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Found 10 records similar to European green crab - Kejimkujik
Aquatic invasive species pose economic and ecological threats to Canada's coastal waters. In response, Fisheries and Oceans Canada (DFO) has established monitoring programs to detect and track the spread of aquatic invasive species, including European Green Crab, in Canadian waters. Fukui traps have been deployed annually at both new and long-term monitoring locations throughout coastal British Columbia.
Terra Nova National Park monitors crab populations for the presence of the invasive European Green Crab; the abundance of native Rock Crab is also monitored. Park personnel uses baited traps for these surveys.
Tow, catch, and biological information for crab caught during the annual snow crab research vessel trawl survey in the southern Gulf of St. Lawrence.
Areas of known Snow Crab presence in the Bay of Fundy and Port Hawkesbury areas. The Coastal Oceanography and Ecosystem Research section (DFO Science) reviewed science sources and local knowledge sources to estimate where Snow Crab are seasonally present and delineate these areas. As of March 2017, this dataset delineates the presence of snow crab in the Bay of Fundy and Port Hawkesbury areas of Nova Scotia designated within the Area Response Planning (ARP), identified under the World Class Tanker Safety System (WCTSS) initiative, based on the Transport Canada's Response Organizations Standards.
A version of this dataset was created for the National Environmental Emergency Center (NEEC) following their data model and is available for download in the Resources section.
Brook trout are top predators in aquatic ecosystems at Kejimkujik that integrate the effects of stressors throughout the aquatic trophic structure. They are sensitive to a variety of stressors, including acidification, changes in water quality, climate change, fishing pressure, exotic species introductions, trophic structure alterations, land use change, and watershed fragmentation. The monitoring program tracks Brook trout population status, as assessed by relative abundance and trout condition at two watersheds in Kejimkujik. Volunteer anglers record morphometric and catch per unit effort data during the months of April, May and June for 3 years in a row every 5 years.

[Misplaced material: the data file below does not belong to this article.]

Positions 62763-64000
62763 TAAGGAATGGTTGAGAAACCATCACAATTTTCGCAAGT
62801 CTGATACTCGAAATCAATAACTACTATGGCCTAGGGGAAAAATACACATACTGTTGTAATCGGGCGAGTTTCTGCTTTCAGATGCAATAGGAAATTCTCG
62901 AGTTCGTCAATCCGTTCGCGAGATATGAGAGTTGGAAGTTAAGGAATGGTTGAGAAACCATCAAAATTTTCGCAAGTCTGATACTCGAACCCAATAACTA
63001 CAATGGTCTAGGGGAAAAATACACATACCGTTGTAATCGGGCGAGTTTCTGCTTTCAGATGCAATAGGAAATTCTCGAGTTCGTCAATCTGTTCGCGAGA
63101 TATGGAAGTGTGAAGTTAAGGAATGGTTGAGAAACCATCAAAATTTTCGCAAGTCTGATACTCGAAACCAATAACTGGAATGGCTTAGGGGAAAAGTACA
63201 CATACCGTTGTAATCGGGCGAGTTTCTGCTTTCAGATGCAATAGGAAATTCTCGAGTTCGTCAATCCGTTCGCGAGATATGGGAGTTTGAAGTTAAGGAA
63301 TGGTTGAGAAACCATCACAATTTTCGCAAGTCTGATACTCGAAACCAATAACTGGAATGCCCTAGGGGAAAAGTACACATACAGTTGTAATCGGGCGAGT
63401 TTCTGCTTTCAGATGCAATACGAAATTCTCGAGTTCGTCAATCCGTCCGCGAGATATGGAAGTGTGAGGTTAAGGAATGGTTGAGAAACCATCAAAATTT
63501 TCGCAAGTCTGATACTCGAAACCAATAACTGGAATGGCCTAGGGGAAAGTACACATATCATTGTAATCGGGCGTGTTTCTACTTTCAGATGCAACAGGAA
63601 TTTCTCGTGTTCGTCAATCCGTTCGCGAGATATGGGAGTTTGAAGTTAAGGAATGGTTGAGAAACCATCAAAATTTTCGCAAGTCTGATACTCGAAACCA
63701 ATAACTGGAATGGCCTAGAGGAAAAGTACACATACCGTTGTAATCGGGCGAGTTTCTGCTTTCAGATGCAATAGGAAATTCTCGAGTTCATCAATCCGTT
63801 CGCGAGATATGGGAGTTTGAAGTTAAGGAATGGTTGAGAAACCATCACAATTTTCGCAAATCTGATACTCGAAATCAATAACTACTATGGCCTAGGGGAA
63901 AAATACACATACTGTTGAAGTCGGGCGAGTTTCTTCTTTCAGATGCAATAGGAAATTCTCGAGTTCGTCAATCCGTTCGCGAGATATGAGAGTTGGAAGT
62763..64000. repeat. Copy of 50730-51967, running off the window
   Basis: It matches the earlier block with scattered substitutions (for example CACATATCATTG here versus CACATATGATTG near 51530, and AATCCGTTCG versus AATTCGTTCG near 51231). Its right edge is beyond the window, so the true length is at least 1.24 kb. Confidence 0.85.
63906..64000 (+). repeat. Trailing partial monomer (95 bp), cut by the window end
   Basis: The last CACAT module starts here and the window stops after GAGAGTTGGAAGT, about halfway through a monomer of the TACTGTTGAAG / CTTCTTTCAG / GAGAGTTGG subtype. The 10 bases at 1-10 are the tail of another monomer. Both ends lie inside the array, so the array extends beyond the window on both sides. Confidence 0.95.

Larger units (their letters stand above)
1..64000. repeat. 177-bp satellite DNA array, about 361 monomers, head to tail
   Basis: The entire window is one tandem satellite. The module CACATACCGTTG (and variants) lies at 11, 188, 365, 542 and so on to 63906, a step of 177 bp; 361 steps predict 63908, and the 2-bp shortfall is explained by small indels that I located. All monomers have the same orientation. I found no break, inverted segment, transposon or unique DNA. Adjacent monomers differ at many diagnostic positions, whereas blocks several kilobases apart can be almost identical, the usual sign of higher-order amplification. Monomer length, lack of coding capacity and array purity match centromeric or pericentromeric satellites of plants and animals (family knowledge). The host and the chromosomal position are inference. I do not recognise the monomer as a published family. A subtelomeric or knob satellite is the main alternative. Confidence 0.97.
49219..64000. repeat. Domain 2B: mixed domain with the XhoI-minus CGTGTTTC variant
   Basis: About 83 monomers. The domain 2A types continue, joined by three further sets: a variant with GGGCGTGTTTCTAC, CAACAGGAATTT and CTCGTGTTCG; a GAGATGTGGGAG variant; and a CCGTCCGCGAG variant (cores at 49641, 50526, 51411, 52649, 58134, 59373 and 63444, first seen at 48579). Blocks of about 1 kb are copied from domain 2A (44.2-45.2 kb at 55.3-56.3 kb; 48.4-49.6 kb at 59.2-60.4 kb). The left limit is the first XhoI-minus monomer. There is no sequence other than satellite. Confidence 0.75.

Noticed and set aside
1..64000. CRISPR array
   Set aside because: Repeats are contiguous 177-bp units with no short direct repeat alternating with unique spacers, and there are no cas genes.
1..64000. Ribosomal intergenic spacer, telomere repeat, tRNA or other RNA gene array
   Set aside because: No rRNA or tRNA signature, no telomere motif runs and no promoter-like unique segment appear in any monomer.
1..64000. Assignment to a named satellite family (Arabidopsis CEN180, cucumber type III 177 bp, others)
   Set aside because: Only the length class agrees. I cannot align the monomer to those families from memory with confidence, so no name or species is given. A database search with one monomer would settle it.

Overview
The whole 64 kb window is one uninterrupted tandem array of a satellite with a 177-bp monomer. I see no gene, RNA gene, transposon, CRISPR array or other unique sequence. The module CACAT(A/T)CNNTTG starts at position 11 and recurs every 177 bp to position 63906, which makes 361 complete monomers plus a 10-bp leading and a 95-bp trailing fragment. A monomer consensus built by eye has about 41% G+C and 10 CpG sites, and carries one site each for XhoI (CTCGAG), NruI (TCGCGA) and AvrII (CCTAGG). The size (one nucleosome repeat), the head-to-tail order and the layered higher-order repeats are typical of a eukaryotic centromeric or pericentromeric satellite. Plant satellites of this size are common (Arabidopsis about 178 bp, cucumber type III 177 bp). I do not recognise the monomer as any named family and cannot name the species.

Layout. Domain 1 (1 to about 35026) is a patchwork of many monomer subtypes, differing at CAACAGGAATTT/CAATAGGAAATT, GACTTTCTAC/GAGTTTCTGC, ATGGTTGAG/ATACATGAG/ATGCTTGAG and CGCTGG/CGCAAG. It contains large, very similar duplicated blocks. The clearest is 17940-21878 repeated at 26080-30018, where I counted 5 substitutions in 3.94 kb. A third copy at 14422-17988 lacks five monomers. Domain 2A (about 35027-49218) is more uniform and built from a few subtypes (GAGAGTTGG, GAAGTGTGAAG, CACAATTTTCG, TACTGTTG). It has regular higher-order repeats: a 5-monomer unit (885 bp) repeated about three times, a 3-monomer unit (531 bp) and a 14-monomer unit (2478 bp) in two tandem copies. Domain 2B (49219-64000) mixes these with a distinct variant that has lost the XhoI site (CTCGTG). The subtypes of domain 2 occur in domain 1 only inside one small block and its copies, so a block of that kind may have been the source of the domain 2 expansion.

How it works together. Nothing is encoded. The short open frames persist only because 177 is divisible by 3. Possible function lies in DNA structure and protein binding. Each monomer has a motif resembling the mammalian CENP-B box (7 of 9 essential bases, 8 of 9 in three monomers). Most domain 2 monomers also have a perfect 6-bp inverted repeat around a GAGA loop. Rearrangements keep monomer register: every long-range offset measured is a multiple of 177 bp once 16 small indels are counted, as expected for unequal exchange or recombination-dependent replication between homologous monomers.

The Historical Green/White Area dataset is comprised of all the polygons that represent the historical Green and White areas in Alberta.
The Green/White Area dataset is comprised of all the polygons that represent the Green and White areas in the province of Alberta for the Department of Alberta Environment and Parks administrative purpose.
Each summer, environmental community groups collect important data to determine if groupings of fish, shrimp and crab – what is called a community- can be used as an indicator of the health status of bays and estuaries. Sampling was conducted from May through September for the first years then from June through August. In 2018 and 2019, the sampling was conducted just once in each estuary. Community group members and staff sample six stations once a month in their designated estuary.Fish, shrimps and crabs are collected with a beach seine net and later released live back to the water once identified and counted.
PLAN AND FIELD NOTES OF SURVEY OF PART OF THE EXTERIOR BOUNDARY OF CRAB RIVER INDIAN RESERVE NO. 18, RANGE 4, COAST DISTRICT, BRITISH COLUMBIA
The Common loon is a highly visible water bird inhabiting many of the lakes within Kejimkujik and the greater park ecosystem. It is a top predator in freshwater ecosystems in the area and is sensitive to a variety of stressors, including mercury bio-accumulation, acidification, water level fluctuation and human disturbance. The monitoring program tracks loon population status, by recording the number of adult pairs and number of chicks on focal lakes at Kejimkujik. Monitoring occurs twice annually in June and August using field observations from volunteers and park staff.